Ransomware is alive and well in the enterprise space! Recent events in the medical community represent the new face of cyber security by today’s opportunistic digital criminals. Given the way that hospital employees were locked out of internal systems such as, email, it's clear this attack started from inside the network – most likely through malware.
Until now most ransomware demands were linked to DDoS attacks – but this marks a turning point – and the use of nearly untraceable currency for payment – Bitcoin being the novel twist. On the eve of the RSA conference, as we are, much speculation will ensue, but I am willing to bet that it was an event that may have been prevented using NAC and an adaptive exchange with internal security solutions, like firewalls and SIEM solutions.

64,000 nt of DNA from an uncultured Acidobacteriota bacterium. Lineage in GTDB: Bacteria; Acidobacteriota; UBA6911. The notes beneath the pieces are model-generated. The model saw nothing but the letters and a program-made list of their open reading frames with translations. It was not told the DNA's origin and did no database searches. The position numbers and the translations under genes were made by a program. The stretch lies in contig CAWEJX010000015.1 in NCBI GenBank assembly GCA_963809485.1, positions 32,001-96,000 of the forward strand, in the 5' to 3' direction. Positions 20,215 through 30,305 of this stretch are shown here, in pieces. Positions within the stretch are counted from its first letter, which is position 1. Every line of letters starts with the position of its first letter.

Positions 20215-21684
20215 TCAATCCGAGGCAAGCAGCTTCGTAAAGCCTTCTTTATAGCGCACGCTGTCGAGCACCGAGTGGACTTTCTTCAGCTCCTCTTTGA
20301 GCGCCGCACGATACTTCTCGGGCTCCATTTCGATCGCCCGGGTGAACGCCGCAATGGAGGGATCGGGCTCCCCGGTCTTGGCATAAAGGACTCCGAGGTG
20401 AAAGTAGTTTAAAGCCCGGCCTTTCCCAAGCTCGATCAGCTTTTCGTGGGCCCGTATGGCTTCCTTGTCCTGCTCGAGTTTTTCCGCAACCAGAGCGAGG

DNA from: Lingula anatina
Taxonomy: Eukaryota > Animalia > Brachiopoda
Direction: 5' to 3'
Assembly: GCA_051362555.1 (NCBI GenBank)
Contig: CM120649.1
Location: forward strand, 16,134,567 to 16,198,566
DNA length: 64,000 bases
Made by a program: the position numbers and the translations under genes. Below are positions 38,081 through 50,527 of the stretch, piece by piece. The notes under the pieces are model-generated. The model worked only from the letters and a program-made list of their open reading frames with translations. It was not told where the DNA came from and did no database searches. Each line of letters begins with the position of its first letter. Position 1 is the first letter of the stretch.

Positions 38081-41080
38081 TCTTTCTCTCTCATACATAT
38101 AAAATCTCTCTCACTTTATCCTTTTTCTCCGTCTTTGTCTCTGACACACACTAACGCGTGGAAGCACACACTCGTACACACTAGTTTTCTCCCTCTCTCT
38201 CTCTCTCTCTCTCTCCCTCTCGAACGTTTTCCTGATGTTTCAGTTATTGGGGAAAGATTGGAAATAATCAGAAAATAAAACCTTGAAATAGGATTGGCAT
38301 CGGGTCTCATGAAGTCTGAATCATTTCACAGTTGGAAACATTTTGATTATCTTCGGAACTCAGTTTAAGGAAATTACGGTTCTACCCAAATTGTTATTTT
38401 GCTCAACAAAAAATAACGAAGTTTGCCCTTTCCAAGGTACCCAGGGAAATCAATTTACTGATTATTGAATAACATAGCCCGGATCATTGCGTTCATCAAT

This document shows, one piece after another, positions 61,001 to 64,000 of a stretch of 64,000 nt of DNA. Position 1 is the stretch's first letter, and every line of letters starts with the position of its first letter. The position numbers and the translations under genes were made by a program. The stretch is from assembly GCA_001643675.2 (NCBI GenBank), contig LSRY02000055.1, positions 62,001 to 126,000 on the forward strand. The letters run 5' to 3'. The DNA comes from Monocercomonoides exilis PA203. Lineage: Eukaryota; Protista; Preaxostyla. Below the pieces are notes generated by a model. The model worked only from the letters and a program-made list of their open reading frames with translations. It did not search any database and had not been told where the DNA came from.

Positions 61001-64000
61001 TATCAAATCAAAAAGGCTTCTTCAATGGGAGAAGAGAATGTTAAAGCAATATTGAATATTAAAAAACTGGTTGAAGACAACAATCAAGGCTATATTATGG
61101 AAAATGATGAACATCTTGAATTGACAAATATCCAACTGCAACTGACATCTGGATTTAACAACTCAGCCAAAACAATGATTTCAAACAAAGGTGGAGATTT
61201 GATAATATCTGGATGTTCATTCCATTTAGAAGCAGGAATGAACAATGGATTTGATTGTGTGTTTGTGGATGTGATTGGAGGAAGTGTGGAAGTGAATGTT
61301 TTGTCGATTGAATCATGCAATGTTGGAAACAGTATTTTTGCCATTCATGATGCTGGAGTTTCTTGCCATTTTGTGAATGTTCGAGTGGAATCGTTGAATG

At some point, a device did something that its user should not have access to. When we limit Role-based access control to people and not devices we are leaving ourselves open to this exact type of attack. The failure to make device context part of an access control policy is the number one reason that our employee’s can hurt us – albeit unknowingly.
More details will surely follow, but sadly risk posture is based on what the situation is, not what we think the situation is.
While Network Access Control may not help in all scenarios, Aruba’s ClearPass and ClearPass Exchange integrate with your existing infrastructure to define and control what enterprise data can be accessed by whom and but devices. When working together with other security components you have a you establish a holistic approach to an end to end security – devices, your access layer, traffic inspection and enforcement.
In this modern world, its imperative your infrastructure elements work with and communicate effectively with one another. It’s not exciting, it’s not sexy but it is essential. IT Security remains one of the few professions where a quiet day is a good day.
Your thoughts are welcomed.
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